'Use the biggest possible pots if you want to enhance your borders - as large as you can possibly afford and fit in the space,' says Sarah Raven. 'Raise them up on a plinth or top them with a woven silver birch or tied bamboo cane tepee, which you can cover with one of the quickly-growing annual climbers such as Thunbergias, impoaeas, cobaea or rhodochiton.' This added height is a great trick to use for small garden ideas, where planting space is at a premium. 

16. Make the most of shady borders

White hydrangeas planted in a border alongside the exterior of a house

(Image credit: Endless Summer Hydrangeas / National Garden Bureau)

Don’t discount shady, north-facing garden ideas or overlooked spaces which could be transformed by being turned into a border. Chose planting carefully, paying particular attention to whether you have ‘dry’ or ‘damp’ shade, as shade-loving plants such as ferns and hostas are often fussy in this regard. 

If you’re keen to add colour, easy-to-care-for hydrangeas are a good choice; white blooms against glossy green foliage look especially effective.

17. Add an edging

Wooden edging between a grassy lawn and a flower bed

(Image credit: B&Q)

There are garden edging ideas that can run along your ideas for garden borders. These include: forming a natural ‘dip’ between planted-up soil and the lawn with a hoe, laying easy-to-use log rolling, or building low brick, stone, slate or rendered walls, typically painted in a complementary or contrasting colour to the planting scheme. 

Always add a clear edging to a border - even if it ends up overwhelmed with vigorous plants - or it will lack foundation and end up looking formless. A clear border edge  will also make it easier to mow the lawn, especially with the best lawn mower to hand.  

18. Plan for year-round planting

Abundant Hostas growing in curved borders around lawn and in a stone-built raised bed

(Image credit: The Grass People)

The holy grail of when it comes to winning garden border ideas is to create a display that looks good whatever the time of year. This can be a challenge, especially with a new border that will take time to establish itself. 

Think of your late autumn/winter border as a framework. 'Start by allowing space for plenty of evergreen foliage such as ivy, boxus and hebe,' says Annelise Brill, from Thompson & Morgan. 'And remember, when you’re planning, to leave several holes for bulbs and annuals, which you can plant throughout the year in drifts to add extra colour, even in the gloomiest months of January and February.'

How do I create a garden border on a budget?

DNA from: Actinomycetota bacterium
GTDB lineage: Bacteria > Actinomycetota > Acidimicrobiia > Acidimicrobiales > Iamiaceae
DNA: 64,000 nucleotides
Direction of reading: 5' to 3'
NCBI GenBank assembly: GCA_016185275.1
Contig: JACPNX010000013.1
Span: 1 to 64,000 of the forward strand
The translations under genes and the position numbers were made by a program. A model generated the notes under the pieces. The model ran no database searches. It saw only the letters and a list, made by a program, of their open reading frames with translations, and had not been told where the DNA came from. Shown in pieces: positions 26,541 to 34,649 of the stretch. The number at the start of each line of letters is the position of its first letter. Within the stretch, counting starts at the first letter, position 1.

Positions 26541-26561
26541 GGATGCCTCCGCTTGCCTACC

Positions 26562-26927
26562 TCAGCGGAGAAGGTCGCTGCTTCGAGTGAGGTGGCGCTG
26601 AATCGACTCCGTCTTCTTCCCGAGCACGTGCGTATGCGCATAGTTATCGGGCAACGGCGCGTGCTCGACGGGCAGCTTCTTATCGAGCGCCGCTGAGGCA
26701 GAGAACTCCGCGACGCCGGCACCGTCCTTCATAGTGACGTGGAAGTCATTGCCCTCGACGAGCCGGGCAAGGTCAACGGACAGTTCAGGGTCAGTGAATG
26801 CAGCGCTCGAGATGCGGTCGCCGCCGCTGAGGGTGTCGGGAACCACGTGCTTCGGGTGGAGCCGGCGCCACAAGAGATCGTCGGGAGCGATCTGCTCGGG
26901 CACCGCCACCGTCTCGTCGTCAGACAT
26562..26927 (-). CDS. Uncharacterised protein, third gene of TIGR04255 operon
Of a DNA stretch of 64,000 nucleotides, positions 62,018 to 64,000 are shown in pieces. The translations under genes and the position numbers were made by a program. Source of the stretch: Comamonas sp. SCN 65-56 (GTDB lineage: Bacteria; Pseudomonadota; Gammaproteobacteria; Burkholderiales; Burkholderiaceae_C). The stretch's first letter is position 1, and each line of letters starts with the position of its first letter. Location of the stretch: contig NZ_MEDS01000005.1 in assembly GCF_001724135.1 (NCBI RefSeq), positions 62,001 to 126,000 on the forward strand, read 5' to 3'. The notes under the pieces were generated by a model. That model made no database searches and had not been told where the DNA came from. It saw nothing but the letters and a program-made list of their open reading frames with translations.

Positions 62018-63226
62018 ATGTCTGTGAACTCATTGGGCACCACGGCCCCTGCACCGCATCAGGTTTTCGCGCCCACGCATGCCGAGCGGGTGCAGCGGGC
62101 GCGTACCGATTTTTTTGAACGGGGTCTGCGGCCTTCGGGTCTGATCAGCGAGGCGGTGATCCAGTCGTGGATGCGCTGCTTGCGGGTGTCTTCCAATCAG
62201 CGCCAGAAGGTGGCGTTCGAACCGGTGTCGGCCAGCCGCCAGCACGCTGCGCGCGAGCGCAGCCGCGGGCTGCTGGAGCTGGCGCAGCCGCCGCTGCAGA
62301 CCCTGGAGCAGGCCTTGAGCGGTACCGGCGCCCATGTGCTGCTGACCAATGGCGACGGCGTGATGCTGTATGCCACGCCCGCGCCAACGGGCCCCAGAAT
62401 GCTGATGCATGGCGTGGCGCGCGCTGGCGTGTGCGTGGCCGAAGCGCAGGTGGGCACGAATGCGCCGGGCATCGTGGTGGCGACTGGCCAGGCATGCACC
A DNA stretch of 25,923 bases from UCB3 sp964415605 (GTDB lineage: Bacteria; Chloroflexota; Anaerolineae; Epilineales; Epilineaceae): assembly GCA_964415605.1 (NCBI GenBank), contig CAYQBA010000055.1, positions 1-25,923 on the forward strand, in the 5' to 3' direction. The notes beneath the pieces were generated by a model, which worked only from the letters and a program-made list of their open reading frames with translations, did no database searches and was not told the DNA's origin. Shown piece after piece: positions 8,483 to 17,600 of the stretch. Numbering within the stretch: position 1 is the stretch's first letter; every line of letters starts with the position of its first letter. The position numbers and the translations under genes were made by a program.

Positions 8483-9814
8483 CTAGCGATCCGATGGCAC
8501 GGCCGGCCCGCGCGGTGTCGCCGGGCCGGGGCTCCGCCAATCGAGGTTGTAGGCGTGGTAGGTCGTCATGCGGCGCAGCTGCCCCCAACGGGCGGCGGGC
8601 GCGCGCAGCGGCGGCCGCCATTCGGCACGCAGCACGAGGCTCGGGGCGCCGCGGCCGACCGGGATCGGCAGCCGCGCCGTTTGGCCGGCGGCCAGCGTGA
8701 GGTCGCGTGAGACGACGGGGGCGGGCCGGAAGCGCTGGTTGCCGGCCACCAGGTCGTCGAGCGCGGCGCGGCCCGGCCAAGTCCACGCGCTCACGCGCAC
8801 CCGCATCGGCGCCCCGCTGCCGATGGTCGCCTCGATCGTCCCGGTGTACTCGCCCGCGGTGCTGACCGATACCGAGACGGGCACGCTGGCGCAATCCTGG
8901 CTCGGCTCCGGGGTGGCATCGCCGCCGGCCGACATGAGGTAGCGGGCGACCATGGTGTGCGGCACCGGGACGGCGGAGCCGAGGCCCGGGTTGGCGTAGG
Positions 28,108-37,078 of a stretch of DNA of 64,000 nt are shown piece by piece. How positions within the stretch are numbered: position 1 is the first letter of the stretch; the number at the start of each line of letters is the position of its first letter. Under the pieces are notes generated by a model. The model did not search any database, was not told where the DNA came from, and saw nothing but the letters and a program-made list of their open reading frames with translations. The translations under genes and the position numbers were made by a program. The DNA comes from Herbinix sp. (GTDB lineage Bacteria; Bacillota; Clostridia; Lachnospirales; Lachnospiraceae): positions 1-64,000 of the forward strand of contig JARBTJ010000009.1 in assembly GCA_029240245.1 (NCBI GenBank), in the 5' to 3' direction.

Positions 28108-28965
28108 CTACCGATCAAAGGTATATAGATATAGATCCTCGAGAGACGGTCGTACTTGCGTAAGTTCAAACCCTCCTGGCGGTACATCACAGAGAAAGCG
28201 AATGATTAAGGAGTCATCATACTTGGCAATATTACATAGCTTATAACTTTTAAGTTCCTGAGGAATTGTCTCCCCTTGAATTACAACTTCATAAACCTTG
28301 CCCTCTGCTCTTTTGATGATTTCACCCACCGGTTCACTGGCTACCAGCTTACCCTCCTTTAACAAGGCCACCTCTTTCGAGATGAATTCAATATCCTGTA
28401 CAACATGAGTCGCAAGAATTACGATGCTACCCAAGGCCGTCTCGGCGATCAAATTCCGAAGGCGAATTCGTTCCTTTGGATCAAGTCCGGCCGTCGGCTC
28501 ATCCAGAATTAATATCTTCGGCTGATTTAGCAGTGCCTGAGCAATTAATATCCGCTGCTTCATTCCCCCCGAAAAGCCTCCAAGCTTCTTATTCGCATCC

Creating a garden border which looks good, has structure and will provide foliage and colour all year round doesn’t have to break the bank. To stick to your garden budget, don’t feel like you need to create a whole new border, simply sprucing up your existing one will bring a new lease of life to your garden.

‘If you are using planting to create a border, consider choosing flowers that may not necessarily be on trend to keep things less expensive,’ says Lewis Darley, content creator at NeoTimber

Jenny Davis, marketing manager at Forest Garden says, ‘Decide how much space you want to dedicate to a border and then get digging. Taking on all the labour yourself will keep costs to a minimum and will allow you to invest all your budget in materials including good quality soil, a selection of seeds and plants and a structure or two around which you can plan your border.’ 

How do you structure a garden border?

‘Generally you would have the low plants at the front and gradually increase in height until you have the tallest at the back but, if you have wide borders, you can inject some height towards the centre of the border,’ says Angela Slater gardening expert at Hayes Garden World.

'Leave the border for the first year and make a note of any gaps then fill the front with seasonal bulbs and any gaps towards the back can be filled with taller perennials. Try and evenly space out the evergreens and shrubs so when the herbaceous perennials have died back in winter you still have some interest. 

'Shop regularly for plants so that you have something flowering or is interesting over the whole of the year. Some of the herbaceous perennials can be left uncut over the winter as the stems and seed heads look beautiful when covered in frost.’

And don’t forget, your ideas for garden borders are only as good as what they grow in. Keep the soil fertile with lots of organic matter dug well in a few months before the growing season; manure is ideal. Add liquid seaweed food to add nutrients to the soil and encourage flowering during summer/early autumn. And always add a nurturing layer of mulch; the best mulch is homegrown compost from plant and kitchen vegetable/fruit waste, made in a compost bin with waste from your garden.

How do you create a low maintenance border?

Work with nature, not against it. Start with the soil conditions and orientation then choose your plants, not the other way around. 

'Focus on foliage not flowers,' says Annelise Brill from Thompson & Morgan. 'Foliage shape, texture and colour are enduring and low-maintenance qualities whereas flowering performance is fleeting. Go for evergreen foliage as much as possible.'

Mediterranean garden ideas are great for garden border designs because they offer evergreen foliage and flowers, without needing a lot of attention.  

Jayne Dowle

Jayne Dowle is an award-winning freelance gardening, homes and property writer who writes about everything from swimming ponds to skyscraper apartments, for publications including Sunday Times Home, Times Bricks & Mortar, Grand Designs, House Beautiful and The Spectator. Awarded the Garden Journalist of the Year accolade at the Property Press Awards in 2021, she has a degree in English Language and Literature from the University of Oxford and a lifelong love of homes, interiors and gardens.

With contributions from